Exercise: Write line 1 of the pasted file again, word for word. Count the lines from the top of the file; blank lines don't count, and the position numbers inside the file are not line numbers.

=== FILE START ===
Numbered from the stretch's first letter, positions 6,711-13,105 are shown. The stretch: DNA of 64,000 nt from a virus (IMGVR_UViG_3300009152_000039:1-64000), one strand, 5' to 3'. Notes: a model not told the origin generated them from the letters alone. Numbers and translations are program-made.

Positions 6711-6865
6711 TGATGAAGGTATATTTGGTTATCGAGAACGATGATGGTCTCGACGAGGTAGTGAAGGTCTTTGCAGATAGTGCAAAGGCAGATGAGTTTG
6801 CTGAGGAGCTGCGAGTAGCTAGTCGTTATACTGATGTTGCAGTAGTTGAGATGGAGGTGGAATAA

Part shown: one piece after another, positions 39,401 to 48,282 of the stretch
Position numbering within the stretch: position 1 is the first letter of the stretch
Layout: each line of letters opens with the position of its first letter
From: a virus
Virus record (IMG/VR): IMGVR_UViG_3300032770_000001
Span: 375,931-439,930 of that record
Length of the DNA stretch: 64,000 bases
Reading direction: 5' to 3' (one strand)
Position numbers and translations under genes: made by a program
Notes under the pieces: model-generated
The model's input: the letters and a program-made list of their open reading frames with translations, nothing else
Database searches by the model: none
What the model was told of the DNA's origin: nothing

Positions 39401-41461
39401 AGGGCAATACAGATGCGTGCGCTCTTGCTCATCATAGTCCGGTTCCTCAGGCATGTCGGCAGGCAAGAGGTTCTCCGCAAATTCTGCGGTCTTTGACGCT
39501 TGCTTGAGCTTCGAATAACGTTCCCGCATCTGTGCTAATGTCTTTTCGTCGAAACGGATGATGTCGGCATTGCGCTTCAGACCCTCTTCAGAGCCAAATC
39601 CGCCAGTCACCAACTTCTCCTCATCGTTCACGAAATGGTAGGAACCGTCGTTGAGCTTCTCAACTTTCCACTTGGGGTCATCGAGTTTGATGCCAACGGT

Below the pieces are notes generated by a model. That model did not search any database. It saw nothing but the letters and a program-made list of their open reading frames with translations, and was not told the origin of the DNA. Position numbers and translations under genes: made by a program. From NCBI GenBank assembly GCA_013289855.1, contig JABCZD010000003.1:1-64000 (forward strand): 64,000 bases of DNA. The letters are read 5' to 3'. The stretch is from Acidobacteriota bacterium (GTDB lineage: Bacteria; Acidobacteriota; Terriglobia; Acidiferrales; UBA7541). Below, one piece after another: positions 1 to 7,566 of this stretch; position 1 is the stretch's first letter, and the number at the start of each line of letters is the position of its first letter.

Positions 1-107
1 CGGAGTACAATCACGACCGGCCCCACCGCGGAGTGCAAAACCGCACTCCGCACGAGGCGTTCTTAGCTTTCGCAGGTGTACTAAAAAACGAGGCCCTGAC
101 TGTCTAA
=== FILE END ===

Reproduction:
Numbered from the stretch's first letter, positions 6,711-13,105 are shown. The stretch: DNA of 64,000 nt from a virus (IMGVR_UViG_3300009152_000039:1-64000), one strand, 5' to 3'. Notes: a model not told the origin generated them from the letters alone. Numbers and translations are program-made.